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EURO V is the most recent set in a series of mandatory European emission standards applying to new road vehicles sold in the EU. For heavy duty vehicles (lorries) the standards apply to vehicles brought on the market from October 2008. It requires Heavy Goods Vehicles (HGVs) to emit no more than 2.0 g/kWh of NOx and 0.02 g/kWh of PM. As yet, there is no Euro V standard applying for passenger cars, but a recent proposal suggests to limit diesel car emissions to 0.200 g/km of NOx and 0.005 g/km of Particulate Matter (PM), petrol cars to 0.060 g/km NOx and 0.005 g/km PM.

The standards do not mandate the application of specific technologies, but it is widely expected that diesel particulate filters will need to be fitted in diesel vehicles to comply with the PM standard.
Post: #2
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Post: #3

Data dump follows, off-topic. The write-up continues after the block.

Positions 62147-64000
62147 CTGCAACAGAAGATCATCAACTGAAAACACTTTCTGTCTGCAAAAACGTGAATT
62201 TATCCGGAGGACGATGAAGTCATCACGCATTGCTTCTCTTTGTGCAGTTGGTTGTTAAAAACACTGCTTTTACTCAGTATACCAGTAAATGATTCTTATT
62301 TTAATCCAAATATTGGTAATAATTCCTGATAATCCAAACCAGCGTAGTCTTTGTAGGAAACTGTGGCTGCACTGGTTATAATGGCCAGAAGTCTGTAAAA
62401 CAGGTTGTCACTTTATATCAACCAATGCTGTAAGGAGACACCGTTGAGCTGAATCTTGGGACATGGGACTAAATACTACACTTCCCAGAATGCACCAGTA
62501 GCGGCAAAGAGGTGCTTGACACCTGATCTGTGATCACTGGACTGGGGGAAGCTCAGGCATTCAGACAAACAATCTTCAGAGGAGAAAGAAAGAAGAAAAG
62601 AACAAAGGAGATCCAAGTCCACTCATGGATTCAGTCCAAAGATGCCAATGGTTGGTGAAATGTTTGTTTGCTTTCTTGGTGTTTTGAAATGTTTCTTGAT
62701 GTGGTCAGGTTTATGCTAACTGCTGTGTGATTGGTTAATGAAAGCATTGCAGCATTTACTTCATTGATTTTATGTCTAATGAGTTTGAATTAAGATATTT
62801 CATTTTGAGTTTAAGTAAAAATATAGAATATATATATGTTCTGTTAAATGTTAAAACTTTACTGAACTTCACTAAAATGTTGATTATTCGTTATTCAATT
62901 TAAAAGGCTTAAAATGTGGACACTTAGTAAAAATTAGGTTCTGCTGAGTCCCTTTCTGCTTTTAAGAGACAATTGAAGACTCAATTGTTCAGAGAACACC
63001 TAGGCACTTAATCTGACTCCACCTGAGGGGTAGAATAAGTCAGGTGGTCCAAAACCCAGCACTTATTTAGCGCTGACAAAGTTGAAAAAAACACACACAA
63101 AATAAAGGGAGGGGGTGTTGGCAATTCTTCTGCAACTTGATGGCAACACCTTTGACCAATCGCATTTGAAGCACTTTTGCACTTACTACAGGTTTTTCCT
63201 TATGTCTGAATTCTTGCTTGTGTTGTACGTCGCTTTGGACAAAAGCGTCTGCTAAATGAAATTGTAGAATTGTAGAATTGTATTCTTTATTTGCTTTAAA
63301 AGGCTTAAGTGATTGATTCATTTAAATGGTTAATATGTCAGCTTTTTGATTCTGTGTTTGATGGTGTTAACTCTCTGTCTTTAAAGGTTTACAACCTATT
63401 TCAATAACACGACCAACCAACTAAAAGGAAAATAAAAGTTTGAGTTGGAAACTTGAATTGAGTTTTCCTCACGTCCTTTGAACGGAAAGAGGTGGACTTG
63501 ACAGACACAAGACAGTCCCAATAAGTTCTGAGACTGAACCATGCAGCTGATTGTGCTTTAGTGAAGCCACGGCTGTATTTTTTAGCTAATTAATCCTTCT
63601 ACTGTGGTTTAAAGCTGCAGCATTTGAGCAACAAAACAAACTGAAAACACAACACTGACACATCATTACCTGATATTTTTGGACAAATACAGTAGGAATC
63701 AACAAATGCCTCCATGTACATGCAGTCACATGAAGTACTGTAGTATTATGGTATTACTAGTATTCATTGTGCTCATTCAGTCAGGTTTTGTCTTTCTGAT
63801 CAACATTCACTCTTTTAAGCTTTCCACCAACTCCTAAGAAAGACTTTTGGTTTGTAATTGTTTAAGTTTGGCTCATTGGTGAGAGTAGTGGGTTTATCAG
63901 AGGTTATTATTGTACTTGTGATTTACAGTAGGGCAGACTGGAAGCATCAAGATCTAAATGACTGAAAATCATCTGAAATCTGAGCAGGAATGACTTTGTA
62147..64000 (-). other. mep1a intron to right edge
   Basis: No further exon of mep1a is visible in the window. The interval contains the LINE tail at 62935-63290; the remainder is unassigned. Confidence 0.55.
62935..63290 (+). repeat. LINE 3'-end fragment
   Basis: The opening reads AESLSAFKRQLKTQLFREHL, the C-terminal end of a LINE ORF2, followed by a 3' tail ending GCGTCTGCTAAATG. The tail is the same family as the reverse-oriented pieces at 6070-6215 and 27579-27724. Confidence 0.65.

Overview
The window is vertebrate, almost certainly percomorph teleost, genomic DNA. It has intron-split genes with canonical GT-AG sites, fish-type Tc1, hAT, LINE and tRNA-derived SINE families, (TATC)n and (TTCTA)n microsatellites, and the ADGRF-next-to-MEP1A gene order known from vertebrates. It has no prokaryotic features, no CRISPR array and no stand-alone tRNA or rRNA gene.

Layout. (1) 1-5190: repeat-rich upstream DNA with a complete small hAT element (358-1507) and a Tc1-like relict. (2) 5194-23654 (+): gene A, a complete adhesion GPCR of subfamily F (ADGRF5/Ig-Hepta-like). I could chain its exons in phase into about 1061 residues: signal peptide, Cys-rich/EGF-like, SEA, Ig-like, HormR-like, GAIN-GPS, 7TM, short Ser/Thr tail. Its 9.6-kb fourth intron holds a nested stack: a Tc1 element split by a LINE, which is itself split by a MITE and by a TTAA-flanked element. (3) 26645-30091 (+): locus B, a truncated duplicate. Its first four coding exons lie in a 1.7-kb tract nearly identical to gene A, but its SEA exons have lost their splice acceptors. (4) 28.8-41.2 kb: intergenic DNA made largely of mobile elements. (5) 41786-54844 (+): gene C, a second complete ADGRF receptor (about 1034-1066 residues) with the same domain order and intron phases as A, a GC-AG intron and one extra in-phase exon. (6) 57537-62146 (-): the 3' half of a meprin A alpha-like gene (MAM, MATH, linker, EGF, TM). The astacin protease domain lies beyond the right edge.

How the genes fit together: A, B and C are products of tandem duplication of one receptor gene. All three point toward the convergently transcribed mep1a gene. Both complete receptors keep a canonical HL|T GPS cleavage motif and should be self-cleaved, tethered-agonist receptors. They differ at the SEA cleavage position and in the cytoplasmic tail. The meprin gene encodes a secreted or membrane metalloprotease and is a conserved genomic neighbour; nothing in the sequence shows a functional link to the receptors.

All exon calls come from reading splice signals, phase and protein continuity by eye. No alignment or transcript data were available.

European emission standards define acceptable limits for exhaust emissions of new vehicles sold in EU member states. The emission standards defined in a series of European Union directives staging the progressive introduction of increasingly stringent standards. Currently, emissions of Nitrogen oxides (NOx), Total hydrocarbon (THC), Non-methane hydrocarbons (NMHC), Carbon monoxide (CO) and particulate matter (PM) are regulated for most vehicle types, including cars, lorries, tractors and similar machinery, barges, but excluding seagoing ships and aero planes. For each vehicle type, different standards apply. Compliance is determined by running the engine at a standardized test cycle. Non-compliant vehicles cannot be sold in the EU, but new standards do not apply to vehicles already on the roads. No use of specific technologies is mandated to meet the standards, though available technology considered when setting the standards. New models introduced must meet current or planned standards, but minor lifecycle model revisions may continue to offered with pre-compliant engines. In the early 2000s, Australia began harmonizing Australian Design Rule certification for new motor vehicle emissions with Euro categories. Euro III was introduced on 1 January 2006 and is progressively being introduced to align with European introduction dates.

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